Mysteries of XDesProc–Revealed!
In Christian’s post Visual Authoring for the Windows 8 Consumer Preview
he mentions that one of the changes to Blend is the introduction of an architecture that isolates the designer into its own process. In fact, this new architecture is used in both Blend and the XAML designer in Visual Studio. In this post, I’ll give a little more detail into what this means to you as a Metro style app author.
Stay on your side!
This new architecture isolates the runtime components from the products’ infrastructure and user interface into two processes. The runtime components, which may also include user code, as well as most of the Blend user interface for XAML projects, such as the Properties panel, are hosted in the designer process (XDesProc.exe) while the project system and the code/XAML editors live in the host process (blend.exe for Blend and devenv.exe for Visual Studio).
This architecture enables Blend and Visual Studio to provide a full-fidelity, WYSIWYG design surface for Metro style apps across VB, C# and C++. We use the runtime implementation of WinRT to build our design-time experience. Specifically, we create a design-time AppContainer package and manifest that is separate from the runtime version. While the manifest and package are design-time specific, the user code in the package is identical to the runtime code. However, this means that anything running in this process must follow the same security model as required for an AppContainer. Since Blend and Visual Studio need full access to the file system, these parts of the product’s infrastructure and user interface remain in blend.exe and devenv.exe.
When good processes go bad
Running user code on the design surface is great because it enables a degree of fidelity that would otherwise be impossible to achieve. However, errors in the user code can also affect the designer process in Blend and Visual Studio. For C# and VB projects exceptions can frequently be caught safely, however for C++ projects there are many cases where user code can cause an exception that is impossible for the designer process to catch. The good news is that an exception in the designer process will typically not affect blend.exe or devenv.exe. When a serious problem happens in the designer process, you will see something like the following on the design surface:
If user code is causing the exception, once you correct the issue and rebuild, you can click the link to reload the designer.
User code is not the only reason for the message shown above to appear. Bugs in our own product code and the communication between the two processes can also cause designer exceptions. A good rule of thumb is that if a reload fixes things, it is likely a bug in the product. Of course we expect to have stabilized the product for the final release but it would also be appreciated if you would tell us about the bug by entering it at http://connect.microsoft.com/blend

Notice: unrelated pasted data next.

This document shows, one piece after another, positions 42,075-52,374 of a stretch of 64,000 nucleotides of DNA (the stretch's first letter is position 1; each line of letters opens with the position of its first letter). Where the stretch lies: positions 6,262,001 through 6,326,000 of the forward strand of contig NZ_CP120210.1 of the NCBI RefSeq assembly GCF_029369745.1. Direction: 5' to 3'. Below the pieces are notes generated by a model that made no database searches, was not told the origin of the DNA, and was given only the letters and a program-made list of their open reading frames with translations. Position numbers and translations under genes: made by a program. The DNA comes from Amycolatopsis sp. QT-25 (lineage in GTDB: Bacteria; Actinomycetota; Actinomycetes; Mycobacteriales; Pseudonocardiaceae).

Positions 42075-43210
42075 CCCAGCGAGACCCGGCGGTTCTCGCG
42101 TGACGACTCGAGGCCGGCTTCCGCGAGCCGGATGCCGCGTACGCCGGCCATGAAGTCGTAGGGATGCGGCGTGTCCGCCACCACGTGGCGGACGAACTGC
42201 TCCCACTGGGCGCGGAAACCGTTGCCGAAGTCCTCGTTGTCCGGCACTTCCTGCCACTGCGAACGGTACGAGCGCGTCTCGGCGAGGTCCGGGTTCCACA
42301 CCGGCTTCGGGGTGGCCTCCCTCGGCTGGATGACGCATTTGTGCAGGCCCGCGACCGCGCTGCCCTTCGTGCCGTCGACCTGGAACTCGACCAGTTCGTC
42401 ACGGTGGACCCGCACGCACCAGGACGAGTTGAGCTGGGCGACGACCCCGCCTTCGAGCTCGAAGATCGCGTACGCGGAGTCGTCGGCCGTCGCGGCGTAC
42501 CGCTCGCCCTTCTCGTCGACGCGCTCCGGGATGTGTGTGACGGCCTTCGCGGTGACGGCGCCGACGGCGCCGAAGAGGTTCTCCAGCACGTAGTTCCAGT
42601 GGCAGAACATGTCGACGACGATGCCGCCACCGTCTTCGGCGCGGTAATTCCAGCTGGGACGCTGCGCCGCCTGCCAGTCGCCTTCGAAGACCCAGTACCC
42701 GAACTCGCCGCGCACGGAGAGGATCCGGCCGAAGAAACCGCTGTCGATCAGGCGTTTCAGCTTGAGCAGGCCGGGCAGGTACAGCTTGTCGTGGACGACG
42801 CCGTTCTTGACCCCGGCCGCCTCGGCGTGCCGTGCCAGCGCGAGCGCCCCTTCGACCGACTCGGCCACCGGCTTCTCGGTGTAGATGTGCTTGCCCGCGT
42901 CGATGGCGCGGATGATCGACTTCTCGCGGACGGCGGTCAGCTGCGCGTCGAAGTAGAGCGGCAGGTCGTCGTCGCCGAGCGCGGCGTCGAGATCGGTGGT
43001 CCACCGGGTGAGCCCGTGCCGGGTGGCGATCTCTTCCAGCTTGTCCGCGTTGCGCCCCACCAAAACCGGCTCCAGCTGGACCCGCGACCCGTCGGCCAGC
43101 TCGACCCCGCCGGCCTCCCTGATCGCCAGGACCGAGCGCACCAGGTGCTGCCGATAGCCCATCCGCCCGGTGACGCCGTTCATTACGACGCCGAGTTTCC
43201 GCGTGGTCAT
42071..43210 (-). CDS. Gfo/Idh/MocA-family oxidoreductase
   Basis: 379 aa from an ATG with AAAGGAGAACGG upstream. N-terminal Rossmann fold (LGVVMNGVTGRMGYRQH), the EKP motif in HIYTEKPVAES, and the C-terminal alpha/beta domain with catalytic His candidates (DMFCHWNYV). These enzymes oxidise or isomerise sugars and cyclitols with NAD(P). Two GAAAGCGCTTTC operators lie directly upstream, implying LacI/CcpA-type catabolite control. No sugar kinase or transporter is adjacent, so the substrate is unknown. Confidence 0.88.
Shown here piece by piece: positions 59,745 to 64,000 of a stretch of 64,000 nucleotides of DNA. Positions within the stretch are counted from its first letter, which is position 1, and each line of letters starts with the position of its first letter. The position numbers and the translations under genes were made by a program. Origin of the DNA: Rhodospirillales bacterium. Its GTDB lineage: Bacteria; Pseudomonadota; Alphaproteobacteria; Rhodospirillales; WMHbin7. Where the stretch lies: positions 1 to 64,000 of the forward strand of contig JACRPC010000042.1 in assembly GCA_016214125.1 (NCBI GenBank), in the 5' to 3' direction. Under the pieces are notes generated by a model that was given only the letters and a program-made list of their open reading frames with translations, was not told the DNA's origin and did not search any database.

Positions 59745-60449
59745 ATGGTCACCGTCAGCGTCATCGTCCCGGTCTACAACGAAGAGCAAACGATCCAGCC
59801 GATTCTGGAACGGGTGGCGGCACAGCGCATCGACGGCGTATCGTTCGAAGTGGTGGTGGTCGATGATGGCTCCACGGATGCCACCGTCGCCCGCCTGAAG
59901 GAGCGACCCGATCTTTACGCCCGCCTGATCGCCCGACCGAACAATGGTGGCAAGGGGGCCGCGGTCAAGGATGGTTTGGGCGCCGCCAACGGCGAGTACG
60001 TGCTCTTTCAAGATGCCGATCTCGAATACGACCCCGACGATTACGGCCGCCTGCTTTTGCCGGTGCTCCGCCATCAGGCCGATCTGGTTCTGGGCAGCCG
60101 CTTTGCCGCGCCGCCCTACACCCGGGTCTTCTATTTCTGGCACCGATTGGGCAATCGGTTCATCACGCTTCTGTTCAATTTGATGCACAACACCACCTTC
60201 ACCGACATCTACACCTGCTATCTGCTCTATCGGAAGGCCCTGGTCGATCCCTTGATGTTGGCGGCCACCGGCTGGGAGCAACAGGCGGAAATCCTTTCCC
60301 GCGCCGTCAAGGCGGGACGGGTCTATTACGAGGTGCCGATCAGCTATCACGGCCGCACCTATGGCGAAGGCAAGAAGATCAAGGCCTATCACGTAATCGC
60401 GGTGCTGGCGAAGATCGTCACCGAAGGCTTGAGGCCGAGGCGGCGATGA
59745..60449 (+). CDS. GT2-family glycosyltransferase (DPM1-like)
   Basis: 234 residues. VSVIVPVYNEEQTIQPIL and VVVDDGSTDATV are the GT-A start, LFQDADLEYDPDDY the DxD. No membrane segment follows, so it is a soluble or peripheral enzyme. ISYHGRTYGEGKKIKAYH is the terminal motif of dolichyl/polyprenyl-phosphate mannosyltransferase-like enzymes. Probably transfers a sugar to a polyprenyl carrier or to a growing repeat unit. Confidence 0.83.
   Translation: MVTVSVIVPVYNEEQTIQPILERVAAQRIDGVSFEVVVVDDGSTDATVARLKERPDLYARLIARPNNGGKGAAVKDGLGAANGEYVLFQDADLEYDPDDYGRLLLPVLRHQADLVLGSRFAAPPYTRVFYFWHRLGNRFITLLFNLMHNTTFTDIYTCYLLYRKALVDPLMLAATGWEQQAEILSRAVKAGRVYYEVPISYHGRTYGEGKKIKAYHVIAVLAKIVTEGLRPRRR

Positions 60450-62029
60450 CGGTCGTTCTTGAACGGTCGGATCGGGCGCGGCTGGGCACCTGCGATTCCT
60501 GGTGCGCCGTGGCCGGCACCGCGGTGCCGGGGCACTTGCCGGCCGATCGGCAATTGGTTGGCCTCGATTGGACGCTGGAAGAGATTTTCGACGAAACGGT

so we don’t miss any important scenarios.
If a reload does not fix things, it is possible that your code is expecting to access some part of WinRT that is not available at design time (e.g. ICoreWindow). If that seems likely, try using the DesignMode.DesignModeEnabled
property to bypass this section of your code at design time.
When the pressure becomes too great
There is a very important benefit of the new architecture for Blend with respect to memory utilization. In general, when a project includes custom components, the user assemblies are regenerated on build, if they have changed since the last build. With the Blend 4 architecture, the newly built assemblies would be loaded but the out of date, or stale, assemblies would stay in memory.
The Blend 4 architecture did not take advantage of either app domains or a separate process, there was no way to unload the previous versions in .NET and these stale assemblies would effectively accumulate, taking up more and more memory with each build. This could cause Blend to eventually run out of virtual address space, especially if the component assemblies in the project contained large resources such as images.
With the new isolated designer architecture, we have the flexibility to restart the designer process if the memory pressure becomes an issue, causing the stale assemblies to be discarded. These restarts are done in the background, without interrupting your workflow.
Performance, performance, performance
There are also cases where the runtime requires that we restart the designer. For example, we must restart the process for each build with C++ projects. This can cause some performance issues for rebuild scenarios in C++. If you have multiple projects open and make a change to a shared control, it may result in several designer processes restarting at the same time.
With the new architecture, there is often additional overhead to communicate between the two processes. The XAML representation lives in the host process and changes made to the XAML in the designer process, say in the Properties panel or the design surface, must then be synchronized across the process boundaries. If you have noticed some areas where the performance is slower than previous versions, it might be related to scenarios similar to these. Rest assured, we are working tirelessly on optimizing the performance of many scenarios and you can expect to see this improving from where it currently is in the Visual Studio 11 Beta release.
Lead Program Manager
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